Nobel Prize-Winning Mathematician To Speak On “Modern Economic Theory In The Talmud” On December 2, 2008 --Touro College’s Lander College For Men

Date: November 14, 2008
Nobel Prize-winning mathematician Dr. Robert J. Aumann
Nobel Prize-winning mathematician Dr. Robert J. Aumann
Media Contact:

Barbara Franklin
Director of Communications
212-463-0400 x5530
Barbara.franklin@touro.edu

New York, N.Y. - Nobel Prize-winning mathematician Dr. Robert J. Aumann will speak on “Modern Economic Theory in the Talmud” on Tuesday, December 2, at 8 p.m., at Touro College’s Lander College for Men, 75-31 150th Street, Kew Gardens Hills, NY. Admission is free and open to the public.

An Israeli mathematician and a member of the United States National Academy of Sciences, Dr. Aumann is a professor at the Center for the Study of Rationality at the Hebrew University of Jerusalem in Israel. He helped found the Center in 1990, and has taught at the Hebrew University since 1956, when he joined the mathematics department. Dr. Aumann also holds a visiting position at Stony Brook University on Long Island and is one of the founding members of the Center for Game Theory in Economics at Stony Brook.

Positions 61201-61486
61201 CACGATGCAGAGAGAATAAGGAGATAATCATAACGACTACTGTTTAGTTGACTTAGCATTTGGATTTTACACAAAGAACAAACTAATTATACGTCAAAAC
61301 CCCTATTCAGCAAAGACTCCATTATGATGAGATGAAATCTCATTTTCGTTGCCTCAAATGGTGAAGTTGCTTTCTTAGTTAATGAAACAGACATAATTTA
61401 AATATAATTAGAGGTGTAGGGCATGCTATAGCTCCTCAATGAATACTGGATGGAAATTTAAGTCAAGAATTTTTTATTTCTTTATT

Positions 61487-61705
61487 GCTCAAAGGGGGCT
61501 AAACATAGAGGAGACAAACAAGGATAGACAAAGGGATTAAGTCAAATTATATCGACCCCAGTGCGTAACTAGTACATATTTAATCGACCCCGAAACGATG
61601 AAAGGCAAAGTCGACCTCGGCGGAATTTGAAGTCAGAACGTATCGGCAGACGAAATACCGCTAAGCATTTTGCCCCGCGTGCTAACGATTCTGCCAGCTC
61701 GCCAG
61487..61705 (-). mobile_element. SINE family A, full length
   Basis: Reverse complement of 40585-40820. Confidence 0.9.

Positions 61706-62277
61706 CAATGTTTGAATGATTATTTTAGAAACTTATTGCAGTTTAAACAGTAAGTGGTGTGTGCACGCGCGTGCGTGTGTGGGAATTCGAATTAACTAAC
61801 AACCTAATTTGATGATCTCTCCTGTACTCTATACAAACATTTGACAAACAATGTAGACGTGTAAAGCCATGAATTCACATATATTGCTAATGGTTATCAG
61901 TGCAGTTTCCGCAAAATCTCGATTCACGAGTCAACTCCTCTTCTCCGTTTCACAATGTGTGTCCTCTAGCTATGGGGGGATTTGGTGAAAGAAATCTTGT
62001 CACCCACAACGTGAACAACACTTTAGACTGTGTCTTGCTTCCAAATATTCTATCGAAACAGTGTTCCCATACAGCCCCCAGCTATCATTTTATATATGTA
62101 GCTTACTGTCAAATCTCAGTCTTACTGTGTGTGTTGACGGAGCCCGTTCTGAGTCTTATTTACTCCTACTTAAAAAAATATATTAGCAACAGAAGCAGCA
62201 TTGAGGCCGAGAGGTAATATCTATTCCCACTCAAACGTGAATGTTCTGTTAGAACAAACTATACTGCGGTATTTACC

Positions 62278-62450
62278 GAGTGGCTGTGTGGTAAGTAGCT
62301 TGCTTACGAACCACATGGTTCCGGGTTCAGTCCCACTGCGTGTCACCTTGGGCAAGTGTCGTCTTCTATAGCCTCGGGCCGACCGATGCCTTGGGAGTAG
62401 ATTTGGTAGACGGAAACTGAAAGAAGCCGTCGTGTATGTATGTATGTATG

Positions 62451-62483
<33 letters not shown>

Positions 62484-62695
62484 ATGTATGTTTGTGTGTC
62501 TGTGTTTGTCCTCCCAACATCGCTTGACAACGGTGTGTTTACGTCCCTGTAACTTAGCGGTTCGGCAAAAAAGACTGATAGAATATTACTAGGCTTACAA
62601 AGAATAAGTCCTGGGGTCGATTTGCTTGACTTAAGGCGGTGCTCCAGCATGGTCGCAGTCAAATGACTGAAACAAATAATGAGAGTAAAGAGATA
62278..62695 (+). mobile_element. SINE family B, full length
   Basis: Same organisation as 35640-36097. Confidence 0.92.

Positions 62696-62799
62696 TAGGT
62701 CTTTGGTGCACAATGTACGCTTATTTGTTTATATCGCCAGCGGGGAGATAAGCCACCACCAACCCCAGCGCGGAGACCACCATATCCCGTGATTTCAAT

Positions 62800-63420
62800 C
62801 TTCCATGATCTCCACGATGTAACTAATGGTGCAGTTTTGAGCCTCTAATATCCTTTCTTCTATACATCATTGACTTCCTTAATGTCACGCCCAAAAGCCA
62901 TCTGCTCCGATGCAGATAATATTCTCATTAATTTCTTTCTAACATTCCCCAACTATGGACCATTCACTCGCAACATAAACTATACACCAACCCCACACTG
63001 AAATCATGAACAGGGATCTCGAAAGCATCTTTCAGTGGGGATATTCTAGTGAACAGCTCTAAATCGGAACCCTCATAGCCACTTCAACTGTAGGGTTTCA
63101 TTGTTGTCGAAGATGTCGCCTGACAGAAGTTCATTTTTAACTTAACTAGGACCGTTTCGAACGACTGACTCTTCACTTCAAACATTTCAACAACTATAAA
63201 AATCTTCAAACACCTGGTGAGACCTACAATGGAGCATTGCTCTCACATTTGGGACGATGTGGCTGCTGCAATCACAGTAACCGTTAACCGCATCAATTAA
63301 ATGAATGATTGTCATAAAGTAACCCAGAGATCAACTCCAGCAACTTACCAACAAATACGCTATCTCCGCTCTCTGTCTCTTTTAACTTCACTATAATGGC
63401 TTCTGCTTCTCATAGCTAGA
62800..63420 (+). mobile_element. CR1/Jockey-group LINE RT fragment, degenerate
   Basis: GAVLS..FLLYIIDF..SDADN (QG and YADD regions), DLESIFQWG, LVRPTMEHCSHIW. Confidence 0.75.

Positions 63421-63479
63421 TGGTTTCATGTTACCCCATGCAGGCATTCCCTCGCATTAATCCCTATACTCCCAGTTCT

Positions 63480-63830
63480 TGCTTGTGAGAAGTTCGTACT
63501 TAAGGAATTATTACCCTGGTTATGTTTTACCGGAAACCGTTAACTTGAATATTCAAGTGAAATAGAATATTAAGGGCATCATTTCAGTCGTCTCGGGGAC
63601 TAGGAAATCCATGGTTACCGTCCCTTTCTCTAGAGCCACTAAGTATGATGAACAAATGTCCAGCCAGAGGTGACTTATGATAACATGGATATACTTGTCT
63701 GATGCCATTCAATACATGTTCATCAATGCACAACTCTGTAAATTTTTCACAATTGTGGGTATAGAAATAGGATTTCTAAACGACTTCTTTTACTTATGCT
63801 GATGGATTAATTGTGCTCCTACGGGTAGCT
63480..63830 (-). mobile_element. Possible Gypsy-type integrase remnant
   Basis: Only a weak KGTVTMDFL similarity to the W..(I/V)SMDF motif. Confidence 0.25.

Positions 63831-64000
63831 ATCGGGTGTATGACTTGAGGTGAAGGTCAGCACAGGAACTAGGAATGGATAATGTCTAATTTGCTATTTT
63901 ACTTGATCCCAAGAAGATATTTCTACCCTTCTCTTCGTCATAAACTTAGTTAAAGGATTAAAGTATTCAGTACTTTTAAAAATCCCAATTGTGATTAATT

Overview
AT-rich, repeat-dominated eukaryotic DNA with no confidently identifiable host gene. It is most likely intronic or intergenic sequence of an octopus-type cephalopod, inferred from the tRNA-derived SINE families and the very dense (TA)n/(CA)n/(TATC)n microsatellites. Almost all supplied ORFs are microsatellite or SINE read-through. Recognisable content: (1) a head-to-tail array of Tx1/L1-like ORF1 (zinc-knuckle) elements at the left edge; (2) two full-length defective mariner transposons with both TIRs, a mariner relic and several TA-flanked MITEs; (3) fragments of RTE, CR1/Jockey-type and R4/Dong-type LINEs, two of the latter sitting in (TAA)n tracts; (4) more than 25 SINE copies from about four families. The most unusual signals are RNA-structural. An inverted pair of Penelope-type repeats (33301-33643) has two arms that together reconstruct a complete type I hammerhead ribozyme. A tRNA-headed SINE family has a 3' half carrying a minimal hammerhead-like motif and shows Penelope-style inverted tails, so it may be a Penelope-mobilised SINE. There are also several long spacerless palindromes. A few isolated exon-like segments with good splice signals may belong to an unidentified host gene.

Dr. Aumann received the Nobel Memorial Prize in Economics Sciences in 2005 for his work on conflict and cooperation through game theory analysis. He shared the prize with Thomas Schelling, an American economist and professor of foreign affairs, national security, nuclear strategy and arms control at The School of Public Policy, University of Maryland, College Park.

Born in Frankfurt, Germany in 1930, Dr. Aumann and his family fled Nazi persecution in 1938, settling in New York. He earned his Ph.D. in mathematics from Massachusetts Institute of Technology in 1955.

Dr. Aumann is the author of more than 80 research papers and six books and has held visiting positions at Princeton, Yale, University of California at Berkeley, Louvain, Stanford, Stony Brook and New York universities. Dr. Aumann is a member of the American Academy of Arts and Sciences, the National Academy of Sciences (USA), British Academy, and the Israel Academy of Sciences. He holds honorary doctorates from the Universities of Chicago, Bonn, Louvain, City University of New York, and Bar Ilan University, and has received numerous prizes in addition to the Nobel Prize in 2005.

For further information on this lecture, please contact Elisheva Stadler at 212-463-0400 x5276.

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